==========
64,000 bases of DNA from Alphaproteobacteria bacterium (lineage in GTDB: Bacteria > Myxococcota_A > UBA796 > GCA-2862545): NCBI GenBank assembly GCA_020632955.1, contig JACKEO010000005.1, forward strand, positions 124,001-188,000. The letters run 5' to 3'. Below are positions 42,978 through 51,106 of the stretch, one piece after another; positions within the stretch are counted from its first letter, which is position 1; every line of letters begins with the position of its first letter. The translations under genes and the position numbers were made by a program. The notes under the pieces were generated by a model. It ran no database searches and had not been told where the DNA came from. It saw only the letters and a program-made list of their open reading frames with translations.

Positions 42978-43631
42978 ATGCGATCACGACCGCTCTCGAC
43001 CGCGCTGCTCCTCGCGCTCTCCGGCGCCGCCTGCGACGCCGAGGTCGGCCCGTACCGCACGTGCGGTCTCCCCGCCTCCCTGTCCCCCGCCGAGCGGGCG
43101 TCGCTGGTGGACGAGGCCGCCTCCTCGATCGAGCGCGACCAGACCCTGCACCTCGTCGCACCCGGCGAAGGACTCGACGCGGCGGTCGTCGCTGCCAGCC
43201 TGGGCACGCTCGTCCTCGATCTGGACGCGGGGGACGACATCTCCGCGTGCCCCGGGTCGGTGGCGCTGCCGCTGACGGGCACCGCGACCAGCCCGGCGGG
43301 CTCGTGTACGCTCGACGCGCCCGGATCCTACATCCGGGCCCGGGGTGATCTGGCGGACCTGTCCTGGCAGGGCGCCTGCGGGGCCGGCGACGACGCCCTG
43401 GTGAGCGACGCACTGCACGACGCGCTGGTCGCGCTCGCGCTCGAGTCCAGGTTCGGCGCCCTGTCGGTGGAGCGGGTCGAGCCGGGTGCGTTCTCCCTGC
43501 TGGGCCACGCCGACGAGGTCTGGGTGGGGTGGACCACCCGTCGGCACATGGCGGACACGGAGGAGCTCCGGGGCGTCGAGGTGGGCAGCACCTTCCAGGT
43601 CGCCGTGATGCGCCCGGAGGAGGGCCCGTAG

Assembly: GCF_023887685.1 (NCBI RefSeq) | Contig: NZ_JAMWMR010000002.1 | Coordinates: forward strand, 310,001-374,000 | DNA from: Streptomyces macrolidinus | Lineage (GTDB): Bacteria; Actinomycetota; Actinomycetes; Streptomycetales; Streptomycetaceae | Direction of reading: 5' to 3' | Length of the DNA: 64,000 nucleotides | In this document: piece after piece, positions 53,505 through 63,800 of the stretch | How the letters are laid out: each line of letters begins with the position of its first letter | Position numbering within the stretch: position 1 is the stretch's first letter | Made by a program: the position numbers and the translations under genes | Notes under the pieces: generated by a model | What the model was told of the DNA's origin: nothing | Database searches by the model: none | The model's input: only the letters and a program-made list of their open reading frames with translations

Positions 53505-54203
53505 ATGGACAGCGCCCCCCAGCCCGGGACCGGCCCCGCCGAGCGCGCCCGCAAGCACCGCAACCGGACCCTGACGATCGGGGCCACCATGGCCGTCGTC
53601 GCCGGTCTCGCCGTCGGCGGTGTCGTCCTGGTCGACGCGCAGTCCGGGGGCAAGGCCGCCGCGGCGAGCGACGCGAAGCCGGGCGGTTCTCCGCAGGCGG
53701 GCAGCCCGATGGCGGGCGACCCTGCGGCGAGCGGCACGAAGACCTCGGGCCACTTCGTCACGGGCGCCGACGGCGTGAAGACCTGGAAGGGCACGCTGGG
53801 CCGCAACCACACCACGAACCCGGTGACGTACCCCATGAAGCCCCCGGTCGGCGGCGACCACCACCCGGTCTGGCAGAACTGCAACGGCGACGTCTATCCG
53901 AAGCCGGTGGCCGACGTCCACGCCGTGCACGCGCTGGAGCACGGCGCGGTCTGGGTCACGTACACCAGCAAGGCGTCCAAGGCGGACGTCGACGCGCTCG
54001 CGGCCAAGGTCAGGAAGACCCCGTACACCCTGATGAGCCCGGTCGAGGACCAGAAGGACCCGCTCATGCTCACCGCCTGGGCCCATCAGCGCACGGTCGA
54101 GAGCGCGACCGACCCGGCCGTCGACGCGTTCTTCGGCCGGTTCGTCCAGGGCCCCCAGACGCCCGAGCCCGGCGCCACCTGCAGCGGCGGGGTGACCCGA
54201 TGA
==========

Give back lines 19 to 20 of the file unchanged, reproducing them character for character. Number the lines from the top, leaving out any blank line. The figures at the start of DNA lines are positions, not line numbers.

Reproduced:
54101 GAGCGCGACCGACCCGGCCGTCGACGCGTTCTTCGGCCGGTTCGTCCAGGGCCCCCAGACGCCCGAGCCCGGCGCCACCTGCAGCGGCGGGGTGACCCGA
54201 TGA